Exercising with a hernia isn't always easy to do. Sometimes it's not even a safe thing to do. Hernias are complicated things alone, never mind looking into exercising with one, but, here we are. Hernias can happen for a number of reasons and in a number of places. That makes it a little tricky to give you a definitive answer. Let’s look at why.

First things first; the cause and the place of your hernia need to be looked at, as well as the severity before you can exercise. It should go without saying, but please do talk to your doctor before you even try to exercise with a hernia. That's just a side note. It's also worth noting that they don't get better without surgery. You will need it at some point. This is just how to keep fit in the meantime.

 Hernia Location and What Exercise to Avoid

So first up, location. Where your hernia is has a significant impact on the exercises you can be doing. It's mostly in your abdominal or groin region. A lot of that depends on your gender and how you got the hernia in the first place, but generally speaking, these are the most common. With that in mind, you need to avoid making it worse.

Ab exercises

In most cases, ab exercises are usually pretty hard to do and can be the riskiest when exercising with a hernia. It's generally wise to give them a knock on the head for a while unless your doctor says otherwise. That's point number 1.

As well as avoiding ab exercises specifically, it's also essential to avoid overstretching too! Make sure that you aren't doing ANYTHING that is going to cause excess stress on your abdomen. Anything at all that's strenuous like yoga, for example, can be one of the worst ways to worsen your hernia, depending on where it is. Be careful before you do anything.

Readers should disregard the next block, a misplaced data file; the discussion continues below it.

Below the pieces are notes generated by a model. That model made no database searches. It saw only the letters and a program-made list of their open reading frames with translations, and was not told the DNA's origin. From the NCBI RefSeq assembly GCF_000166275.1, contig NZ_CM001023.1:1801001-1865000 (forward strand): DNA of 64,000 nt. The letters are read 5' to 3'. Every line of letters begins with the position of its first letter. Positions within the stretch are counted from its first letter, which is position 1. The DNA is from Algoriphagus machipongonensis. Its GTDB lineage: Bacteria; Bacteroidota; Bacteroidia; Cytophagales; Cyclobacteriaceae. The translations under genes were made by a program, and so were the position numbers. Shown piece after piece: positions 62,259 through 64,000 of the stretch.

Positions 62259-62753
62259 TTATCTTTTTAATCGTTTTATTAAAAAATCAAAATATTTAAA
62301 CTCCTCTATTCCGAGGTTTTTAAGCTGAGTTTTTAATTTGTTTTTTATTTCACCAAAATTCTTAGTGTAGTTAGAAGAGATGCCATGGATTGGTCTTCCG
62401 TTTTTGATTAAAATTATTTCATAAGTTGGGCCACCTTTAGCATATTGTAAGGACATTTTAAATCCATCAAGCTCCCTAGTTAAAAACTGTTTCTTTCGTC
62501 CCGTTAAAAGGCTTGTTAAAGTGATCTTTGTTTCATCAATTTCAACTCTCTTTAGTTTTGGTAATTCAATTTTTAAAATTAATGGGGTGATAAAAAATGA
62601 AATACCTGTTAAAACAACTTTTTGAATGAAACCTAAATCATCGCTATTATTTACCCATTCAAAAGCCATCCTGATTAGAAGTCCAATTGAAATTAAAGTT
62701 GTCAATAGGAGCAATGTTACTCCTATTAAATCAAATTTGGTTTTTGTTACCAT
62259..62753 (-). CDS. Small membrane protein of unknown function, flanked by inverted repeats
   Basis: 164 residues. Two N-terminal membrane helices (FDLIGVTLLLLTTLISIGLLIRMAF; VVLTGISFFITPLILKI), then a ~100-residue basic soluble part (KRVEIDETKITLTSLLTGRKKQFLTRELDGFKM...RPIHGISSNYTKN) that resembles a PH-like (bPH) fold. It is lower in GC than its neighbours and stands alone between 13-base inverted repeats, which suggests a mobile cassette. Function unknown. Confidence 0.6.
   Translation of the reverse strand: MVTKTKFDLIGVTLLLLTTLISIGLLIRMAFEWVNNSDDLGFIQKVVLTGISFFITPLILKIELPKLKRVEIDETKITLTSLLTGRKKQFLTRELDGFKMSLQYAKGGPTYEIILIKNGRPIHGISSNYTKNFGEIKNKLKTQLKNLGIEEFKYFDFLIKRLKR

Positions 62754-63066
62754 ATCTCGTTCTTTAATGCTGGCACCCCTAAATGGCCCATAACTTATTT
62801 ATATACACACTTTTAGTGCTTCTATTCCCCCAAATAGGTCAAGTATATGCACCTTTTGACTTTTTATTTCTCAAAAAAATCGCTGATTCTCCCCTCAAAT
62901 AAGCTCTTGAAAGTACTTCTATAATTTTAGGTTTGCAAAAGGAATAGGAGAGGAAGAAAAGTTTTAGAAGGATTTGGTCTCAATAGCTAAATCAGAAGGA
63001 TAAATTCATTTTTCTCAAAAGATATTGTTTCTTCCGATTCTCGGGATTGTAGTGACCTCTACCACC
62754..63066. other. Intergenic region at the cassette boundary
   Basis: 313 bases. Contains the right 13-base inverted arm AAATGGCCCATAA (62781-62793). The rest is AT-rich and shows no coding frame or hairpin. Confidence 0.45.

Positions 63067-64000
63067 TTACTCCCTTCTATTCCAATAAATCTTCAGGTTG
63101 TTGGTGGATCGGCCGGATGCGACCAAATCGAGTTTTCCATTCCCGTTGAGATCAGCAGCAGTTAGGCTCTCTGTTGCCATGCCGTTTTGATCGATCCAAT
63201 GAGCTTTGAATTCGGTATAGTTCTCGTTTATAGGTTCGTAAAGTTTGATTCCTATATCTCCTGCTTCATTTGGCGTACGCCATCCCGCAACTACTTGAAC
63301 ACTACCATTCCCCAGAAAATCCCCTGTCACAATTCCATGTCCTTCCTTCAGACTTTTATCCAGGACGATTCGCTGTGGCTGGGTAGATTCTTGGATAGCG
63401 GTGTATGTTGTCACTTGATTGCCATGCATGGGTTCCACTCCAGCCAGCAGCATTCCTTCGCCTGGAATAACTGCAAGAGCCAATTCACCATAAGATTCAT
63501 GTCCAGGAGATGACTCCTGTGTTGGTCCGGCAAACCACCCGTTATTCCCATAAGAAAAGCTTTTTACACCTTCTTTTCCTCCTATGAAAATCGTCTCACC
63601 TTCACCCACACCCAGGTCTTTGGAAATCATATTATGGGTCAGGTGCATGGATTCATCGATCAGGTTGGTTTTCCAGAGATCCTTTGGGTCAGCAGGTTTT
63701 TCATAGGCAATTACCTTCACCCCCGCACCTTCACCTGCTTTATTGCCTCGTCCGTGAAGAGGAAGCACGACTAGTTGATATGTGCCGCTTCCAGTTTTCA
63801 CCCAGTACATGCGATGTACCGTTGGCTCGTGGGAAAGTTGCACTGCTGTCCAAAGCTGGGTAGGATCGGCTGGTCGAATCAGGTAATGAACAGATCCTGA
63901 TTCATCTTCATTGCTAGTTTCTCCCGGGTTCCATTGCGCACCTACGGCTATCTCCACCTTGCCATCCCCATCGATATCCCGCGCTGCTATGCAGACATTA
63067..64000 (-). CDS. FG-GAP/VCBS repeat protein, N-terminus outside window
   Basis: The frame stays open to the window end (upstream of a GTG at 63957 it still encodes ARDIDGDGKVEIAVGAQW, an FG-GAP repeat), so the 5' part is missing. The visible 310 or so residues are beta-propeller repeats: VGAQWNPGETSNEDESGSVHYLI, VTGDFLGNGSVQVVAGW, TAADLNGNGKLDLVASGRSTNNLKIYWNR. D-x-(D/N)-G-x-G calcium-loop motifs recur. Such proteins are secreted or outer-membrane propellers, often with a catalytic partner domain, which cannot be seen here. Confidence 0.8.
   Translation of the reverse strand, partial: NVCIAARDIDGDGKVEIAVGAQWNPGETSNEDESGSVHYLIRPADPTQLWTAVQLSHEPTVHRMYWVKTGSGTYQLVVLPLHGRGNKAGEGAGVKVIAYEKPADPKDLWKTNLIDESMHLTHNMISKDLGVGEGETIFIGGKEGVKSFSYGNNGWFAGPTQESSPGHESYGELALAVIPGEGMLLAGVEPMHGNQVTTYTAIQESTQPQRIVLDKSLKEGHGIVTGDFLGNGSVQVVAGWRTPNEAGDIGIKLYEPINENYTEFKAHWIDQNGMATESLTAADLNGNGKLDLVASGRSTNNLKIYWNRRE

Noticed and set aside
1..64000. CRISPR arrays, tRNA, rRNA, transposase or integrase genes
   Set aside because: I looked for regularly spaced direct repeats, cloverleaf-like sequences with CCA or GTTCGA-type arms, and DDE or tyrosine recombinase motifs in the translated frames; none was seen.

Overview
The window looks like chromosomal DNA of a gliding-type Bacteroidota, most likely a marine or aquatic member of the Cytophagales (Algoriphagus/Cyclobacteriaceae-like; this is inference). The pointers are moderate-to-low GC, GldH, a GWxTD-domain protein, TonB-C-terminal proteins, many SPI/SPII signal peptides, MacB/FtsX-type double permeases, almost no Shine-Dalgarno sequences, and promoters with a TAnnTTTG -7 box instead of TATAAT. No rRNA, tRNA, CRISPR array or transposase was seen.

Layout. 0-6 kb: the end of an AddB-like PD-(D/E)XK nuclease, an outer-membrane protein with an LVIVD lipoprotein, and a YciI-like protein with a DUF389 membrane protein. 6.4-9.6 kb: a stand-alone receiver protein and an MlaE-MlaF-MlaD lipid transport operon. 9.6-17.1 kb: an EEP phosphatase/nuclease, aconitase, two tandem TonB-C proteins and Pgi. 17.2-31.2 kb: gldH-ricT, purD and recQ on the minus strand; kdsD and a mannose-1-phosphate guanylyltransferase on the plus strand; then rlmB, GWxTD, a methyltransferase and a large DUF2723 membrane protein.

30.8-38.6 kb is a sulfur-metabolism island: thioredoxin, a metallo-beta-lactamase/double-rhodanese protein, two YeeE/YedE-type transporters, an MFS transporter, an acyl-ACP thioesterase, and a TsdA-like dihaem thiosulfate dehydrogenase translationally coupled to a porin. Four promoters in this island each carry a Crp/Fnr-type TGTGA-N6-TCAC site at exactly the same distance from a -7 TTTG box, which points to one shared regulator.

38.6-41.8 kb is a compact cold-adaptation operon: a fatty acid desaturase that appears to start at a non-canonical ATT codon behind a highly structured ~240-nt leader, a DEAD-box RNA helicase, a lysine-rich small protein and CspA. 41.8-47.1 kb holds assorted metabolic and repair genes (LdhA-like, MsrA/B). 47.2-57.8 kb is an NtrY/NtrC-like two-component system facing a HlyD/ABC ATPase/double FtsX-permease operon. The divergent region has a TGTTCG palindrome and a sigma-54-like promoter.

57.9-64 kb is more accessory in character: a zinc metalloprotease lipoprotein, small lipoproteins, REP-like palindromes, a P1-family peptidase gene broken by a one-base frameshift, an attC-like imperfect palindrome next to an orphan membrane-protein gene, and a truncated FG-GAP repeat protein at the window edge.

Heavy lifting exercises

Number 2 is to avoid heavy lifting. If you're going to attempt to exercise with a hernia, you need to avoid putting yourself in even more risk. One of the easiest ways to develop a hernia in the first place is by overstraining. One of the easiest ways to do that? Lifting heavy things, especially with the wrong technique.

Until your doctor post-surgery gives you the green light, avoid doing heavy lifts both in your training and in everyday life. You don't want to make things worse for yourself! Things like deadlifts, squats and bench presses are some of the biggest lifts and therefore probably should be avoided. Take it easy!

person exercising with a hernia

The conclusion

Basically, take it easy and get surgery. That's the take away from all of this. If you truly want to keep exercising with a hernia, juts make sure you're not doing anything strenuous. Keep breathing throughout your exercises too, as with weight training especially; it's easy to hold your breath on a lift. That makes more pressure, and often a much worse hernia.

Talk to your doctor before you try anything to make sure you aren’t putting yourself at excess risk, and exercise lightly. Any exercise is fine really as long as you are not pushing yourself too hard.





Exercise.co.uk General Banner


Before beginning any exercise or nutrition program, consult your physician, doctor or other professional. This is especially important for individuals over the age of 35 or persons with pre-existing health problems. Exercise.co.uk assumes no responsibility for personal injury or property damage sustained using our advice.

If you experience dizziness, nausea, chest pain, or any other abnormal symptoms, stop the workout at once and consult a physician or doctor immediately.